Sunday, October 23, 2011
I was particularly struck by the analogy used therein likening the soul to a carpenter and agentship to that carpenter using his tools, as it brought to mind some of the argumentation on the nature of the soul from Augustine and Aquinas that David McGraw reviewed relative to Descartes last November (see his posting "Mind and Body, Medieval and Modern: Augustine and Thomas Aquinas Versus Descartes") that we discussed some months ago. I would be interested in discussing how this might be applied to the position of the (central) ego Smythies describes vis-a-vis the "observer" of visual space. This is a link to some of the summary/commentary:
More exegesis/argumentation has been published in this volume:
I have a Xerox of the relevant pages that I could supply.
Saturday, September 10, 2011
We seem to be left with three theoretical contretemps:
(1) a geometry of visual space that either changes or is under determined by empirical data
(2) a theory of perception (the "causal theory") that cannot be reconciled with the topological and metric attributes of visual space as related to any part of the visual system, whether peripherally in the eyes, or centrally in the brain
(3) dualism provides no solution to the requirements of geometrical congruence as I stated in my 1985 paper "Visual Space as Physical Geometry"
Though this forum has provided an unusually rich exchange of both traditional and novel ideas, like many blogs it seems to have run its course, perhaps not so much because the contributors have nothing more to offer, but because I don't think most were willing to really question fundamental assumptions, instead holding to theories based on metaphysical or abstract ideas, even when challenged or contradicted by logic, observation, and experimental findings. Ultimately that results in an impasse, and discussion ceases--and philosophy and science are the worse for it.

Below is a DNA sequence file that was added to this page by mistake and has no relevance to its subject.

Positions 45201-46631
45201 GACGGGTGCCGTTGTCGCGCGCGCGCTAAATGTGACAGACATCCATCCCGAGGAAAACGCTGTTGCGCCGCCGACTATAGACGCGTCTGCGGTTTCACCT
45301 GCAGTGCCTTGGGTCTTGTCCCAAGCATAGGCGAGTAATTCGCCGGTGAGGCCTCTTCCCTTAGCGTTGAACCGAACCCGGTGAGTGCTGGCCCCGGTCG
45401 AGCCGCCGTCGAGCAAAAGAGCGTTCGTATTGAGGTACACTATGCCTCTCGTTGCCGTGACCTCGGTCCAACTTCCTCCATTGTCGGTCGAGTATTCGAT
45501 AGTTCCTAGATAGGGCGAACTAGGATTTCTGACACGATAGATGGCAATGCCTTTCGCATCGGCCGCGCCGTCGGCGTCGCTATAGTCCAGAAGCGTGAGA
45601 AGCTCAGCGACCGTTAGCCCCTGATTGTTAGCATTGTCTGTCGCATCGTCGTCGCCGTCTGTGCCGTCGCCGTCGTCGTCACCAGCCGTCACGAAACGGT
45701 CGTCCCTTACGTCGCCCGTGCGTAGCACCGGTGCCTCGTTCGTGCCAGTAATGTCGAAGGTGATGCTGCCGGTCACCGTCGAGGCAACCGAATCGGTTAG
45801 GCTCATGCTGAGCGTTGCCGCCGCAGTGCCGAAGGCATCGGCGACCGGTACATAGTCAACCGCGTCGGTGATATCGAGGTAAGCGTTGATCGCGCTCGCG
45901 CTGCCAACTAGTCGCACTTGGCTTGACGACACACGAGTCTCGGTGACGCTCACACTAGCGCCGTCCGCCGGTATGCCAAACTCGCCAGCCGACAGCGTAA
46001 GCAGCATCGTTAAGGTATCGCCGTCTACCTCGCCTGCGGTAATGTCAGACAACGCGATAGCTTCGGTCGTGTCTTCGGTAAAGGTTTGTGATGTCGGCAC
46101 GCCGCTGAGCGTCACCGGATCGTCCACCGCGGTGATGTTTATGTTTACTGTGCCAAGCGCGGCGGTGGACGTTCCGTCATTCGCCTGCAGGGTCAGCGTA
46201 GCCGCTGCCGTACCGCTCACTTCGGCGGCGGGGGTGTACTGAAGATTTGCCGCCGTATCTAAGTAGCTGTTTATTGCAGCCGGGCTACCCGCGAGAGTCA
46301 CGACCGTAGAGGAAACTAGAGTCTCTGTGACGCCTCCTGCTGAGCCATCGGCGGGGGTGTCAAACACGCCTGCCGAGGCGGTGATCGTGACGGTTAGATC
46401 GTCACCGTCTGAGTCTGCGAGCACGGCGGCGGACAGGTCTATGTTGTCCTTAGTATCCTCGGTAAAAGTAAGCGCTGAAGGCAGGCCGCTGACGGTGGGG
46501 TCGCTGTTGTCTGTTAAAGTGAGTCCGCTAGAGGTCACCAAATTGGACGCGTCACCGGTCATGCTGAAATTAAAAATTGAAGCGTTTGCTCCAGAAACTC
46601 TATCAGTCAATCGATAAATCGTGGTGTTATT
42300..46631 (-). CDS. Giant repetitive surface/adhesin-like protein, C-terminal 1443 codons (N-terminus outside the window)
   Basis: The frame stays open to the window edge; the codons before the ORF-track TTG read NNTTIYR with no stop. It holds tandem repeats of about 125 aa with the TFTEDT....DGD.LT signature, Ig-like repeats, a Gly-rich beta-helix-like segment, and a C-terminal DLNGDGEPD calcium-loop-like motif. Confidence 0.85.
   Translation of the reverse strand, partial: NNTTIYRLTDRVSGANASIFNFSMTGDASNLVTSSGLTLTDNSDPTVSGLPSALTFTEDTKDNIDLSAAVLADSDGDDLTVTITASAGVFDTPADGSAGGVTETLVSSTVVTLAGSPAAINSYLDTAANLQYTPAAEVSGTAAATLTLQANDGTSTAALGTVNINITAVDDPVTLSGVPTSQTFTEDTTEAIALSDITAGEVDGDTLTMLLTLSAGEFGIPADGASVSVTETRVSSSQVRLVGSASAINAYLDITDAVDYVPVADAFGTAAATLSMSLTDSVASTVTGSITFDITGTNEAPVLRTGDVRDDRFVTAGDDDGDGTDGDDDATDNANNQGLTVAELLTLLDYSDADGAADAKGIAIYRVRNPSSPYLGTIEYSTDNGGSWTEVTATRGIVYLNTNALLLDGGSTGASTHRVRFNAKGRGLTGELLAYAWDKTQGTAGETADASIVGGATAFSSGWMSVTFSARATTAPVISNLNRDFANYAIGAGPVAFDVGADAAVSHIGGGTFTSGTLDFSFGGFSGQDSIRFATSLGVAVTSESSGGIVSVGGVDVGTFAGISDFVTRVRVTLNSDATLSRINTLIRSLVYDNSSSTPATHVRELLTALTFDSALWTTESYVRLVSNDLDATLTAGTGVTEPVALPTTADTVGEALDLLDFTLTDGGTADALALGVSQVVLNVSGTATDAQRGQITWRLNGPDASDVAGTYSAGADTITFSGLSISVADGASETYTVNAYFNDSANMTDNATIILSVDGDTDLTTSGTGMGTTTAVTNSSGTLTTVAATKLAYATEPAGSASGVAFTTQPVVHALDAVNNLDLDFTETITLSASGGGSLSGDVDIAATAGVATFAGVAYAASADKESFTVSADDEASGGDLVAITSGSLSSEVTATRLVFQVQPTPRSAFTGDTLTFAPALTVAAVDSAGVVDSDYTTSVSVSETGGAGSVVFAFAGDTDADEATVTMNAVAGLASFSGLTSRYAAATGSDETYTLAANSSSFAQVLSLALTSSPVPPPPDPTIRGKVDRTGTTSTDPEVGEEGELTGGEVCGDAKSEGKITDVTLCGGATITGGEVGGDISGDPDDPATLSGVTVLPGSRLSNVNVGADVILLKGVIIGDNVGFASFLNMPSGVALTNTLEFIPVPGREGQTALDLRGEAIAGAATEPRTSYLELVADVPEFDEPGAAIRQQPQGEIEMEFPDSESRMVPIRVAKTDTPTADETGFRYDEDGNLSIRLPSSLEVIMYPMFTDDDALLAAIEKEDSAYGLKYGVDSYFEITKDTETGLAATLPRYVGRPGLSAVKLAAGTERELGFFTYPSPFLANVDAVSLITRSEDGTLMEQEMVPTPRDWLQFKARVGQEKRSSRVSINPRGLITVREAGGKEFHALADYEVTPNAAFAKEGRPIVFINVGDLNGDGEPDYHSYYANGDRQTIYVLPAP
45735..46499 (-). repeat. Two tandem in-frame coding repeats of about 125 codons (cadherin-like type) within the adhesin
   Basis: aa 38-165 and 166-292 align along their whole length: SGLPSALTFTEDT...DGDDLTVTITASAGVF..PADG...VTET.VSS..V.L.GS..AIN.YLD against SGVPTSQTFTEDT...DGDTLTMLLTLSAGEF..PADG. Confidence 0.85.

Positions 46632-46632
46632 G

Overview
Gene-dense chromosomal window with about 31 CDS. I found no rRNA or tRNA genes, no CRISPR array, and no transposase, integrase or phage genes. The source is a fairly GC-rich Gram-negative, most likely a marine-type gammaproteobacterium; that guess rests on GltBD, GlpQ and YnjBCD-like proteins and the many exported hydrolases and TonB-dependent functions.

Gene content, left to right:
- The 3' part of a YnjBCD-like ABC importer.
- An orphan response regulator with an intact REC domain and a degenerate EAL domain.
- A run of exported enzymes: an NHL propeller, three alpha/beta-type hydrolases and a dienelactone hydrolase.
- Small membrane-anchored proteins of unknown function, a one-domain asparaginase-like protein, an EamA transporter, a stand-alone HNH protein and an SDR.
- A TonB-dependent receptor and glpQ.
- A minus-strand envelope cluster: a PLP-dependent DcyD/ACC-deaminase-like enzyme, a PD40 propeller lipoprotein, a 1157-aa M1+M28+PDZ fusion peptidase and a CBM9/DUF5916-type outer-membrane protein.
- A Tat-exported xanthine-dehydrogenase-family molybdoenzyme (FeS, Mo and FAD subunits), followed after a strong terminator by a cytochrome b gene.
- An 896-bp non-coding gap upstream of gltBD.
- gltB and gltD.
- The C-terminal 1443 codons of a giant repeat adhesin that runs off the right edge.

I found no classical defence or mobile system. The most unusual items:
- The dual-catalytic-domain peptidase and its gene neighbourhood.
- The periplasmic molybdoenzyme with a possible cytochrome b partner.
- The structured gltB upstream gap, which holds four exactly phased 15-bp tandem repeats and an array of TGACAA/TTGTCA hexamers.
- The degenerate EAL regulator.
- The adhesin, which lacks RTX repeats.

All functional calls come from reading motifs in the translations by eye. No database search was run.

Hopefully one of you or someone new will throw down the gauntlet and restart the dialog...
Friday, March 25, 2011
307. "Are you not really a behaviourist in disguise? Aren't you at bottom really saying that everything except human behaviour is a fiction?"—If I do speak of a fiction, then it is of a grammatical fiction.
308. How does the philosophical problem about mental processes and states and about behaviourism arise?——The first step is the one that altogether escapes notice. We talk of processes and states and leave their nature undecided. Sometime perhaps we shall know more about them—we think. But that is just what commits us to a particular way of looking at the matter. For we have a definite concept of what it means to learn to know a process better. (The decisive movement in the conjuring trick has been made, and it was the very one that we thought quite innocent.)—And now the analogy which was to make us understand our thoughts falls to pieces. So we have to deny the yet uncomprehended process in the yet unexplored medium. And now it looks as if we had denied mental processes. And naturally we don't want to deny them.
Monday, February 21, 2011
Philosophers during the modern era wrestled with various philosophical problems. Some of these were cast as new problems, although many had been vexing philosophers since the start of the profession. One of these is the problem of the external world: how do I know that my perceptions match what is real? Another is the mind-body problem: how does the mind interact causally with the body? Leibniz attempted to address these problems (and more) with his monads.
For Leibniz, monads are the fundamental entities that make up the world. They are immaterial and, although they have qualities, they have no parts. There are supposed to be an infinite number of these entities and, apparently, they all perceive. On most interpretations, each monad is a mind. However, the monads do vary in their degree of mental capabilities and they range from the most minimally perceiving monad to the supreme monad (not to be confused with the supreme Dalek or a nacho supreme) which is, of course, God. The higher sorts of monads are conscious and aware while the lower sorts presumably are not. As such, while your soap perceives (think about that the next time you lather up) it is not conscious (which is probably best for both of you).